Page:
In some cases identity thieves seem to go out of their way to make life miserable for their victims. The time and money spent cleaning up after an attack of identity theft can be very costly.
The Federal Trade Commission says that the average out-of-pocket cost of dealing with an incident of identity theft is about $1,000, mainly for things like certified mail, notary seals and phone calls.
This is where identity theft insurance can be helpful as a means to reimburse you for the cost of regaining your good name.
But the question is; do you really need identity theft insurance? Here are some things to consider:
First—Make sure you are not already covered
Before purchasing separate identity theft insurance, take a good look at your current homeowner’s insurance policy. Many companies are now including ID theft insurance as part of the homeowner’s policy so you may already have identity theft insurance and just don’t know it. Some credit card companies and banks also offer identity theft insurance as a benefit for their customers. Check out the fine print on your bank account and card agreements to see if you are covered there.
If you are not already covered through your existing homeowner’s policy, you may be able to purchase identity theft insurance as an endorsement to your homeowners, renters or auto policy which may cost less than a stand-alone policy.
Second—Know what you are buying
As with any insurance policy it is important to understand exactly what you are purchasing. Make a chart or spreadsheet with the different insurance policies and answer the following questions about each so that you can make an apples to apples comparison:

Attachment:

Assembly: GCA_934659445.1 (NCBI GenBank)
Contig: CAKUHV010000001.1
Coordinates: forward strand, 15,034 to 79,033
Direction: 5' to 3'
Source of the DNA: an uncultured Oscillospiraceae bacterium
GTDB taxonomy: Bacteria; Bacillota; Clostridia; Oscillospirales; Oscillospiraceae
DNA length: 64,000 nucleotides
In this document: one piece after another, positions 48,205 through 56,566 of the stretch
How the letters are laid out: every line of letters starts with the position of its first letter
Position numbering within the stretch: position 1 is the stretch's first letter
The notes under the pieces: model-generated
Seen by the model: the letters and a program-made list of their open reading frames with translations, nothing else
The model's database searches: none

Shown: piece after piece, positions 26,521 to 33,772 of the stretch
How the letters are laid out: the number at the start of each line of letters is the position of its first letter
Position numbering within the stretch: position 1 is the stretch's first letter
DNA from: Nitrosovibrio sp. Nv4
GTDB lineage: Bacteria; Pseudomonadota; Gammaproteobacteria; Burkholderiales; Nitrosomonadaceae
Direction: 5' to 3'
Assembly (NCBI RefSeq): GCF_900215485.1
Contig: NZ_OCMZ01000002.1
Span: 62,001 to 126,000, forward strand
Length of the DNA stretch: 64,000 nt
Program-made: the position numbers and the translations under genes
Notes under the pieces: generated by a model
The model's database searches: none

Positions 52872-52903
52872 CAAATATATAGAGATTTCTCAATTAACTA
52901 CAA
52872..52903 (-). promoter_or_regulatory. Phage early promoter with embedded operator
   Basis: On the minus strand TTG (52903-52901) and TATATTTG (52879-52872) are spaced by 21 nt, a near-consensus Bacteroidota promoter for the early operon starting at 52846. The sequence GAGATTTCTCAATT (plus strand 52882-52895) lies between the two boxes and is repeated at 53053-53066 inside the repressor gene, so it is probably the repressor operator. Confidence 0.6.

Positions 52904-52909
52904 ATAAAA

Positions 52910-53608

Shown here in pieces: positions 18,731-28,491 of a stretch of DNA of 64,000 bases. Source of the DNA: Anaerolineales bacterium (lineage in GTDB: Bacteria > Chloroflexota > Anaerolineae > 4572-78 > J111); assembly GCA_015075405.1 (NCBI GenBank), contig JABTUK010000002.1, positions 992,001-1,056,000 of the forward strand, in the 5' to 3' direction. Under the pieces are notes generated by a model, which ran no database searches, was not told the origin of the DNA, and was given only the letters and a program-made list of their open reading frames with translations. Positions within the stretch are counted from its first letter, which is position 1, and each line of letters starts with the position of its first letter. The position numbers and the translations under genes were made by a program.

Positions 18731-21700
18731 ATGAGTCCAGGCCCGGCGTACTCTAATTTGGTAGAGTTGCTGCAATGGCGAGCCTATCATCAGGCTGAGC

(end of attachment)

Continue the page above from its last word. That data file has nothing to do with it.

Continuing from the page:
- What is the upfront cost? (According to the Insurance Information Institute most policies cost between $25 - $50 for $15,000 to $25,000 worth of coverage.)
- What are the policy limits? (Most identity theft insurance policies have policy limits of $10,000 - $15,000.)
- Is there a deductible? (Some policies require you to pay the first $100 - $500 of costs incurred for reclaiming your financial identity.)
- Does the policy cover lost wages?
- If so what conditions are required to trigger this coverage? (For example some policies require that you have proof of unpaid time off in order to be reimbursed for lost wages.)
- What are the limits on coverage for lost wages? (Quite a few policies cap at a maximum of just $2,000 for lost wages. Not a very large sum considering that according to the FTC it takes an average of 22 work days to clean up identity theft.)
- Does the policy cover legal fees? If so what are the limits and does the legal work need to be preapproved by the insurer in order to be covered.
Remember, identity theft insurance does not cover direct monetary losses so it is critical to understand the conditions under which a claim would be paid.
Third- Check out the company
Insurance is only as good as the company that backs it up. Make sure you are choosing a reputable company. How long have they been in business? Check out their website. Visit the Better Business Bureau’s website to find out how they are at handling complaints. You can check with your state Attorney General to find out whether the business is in good standing.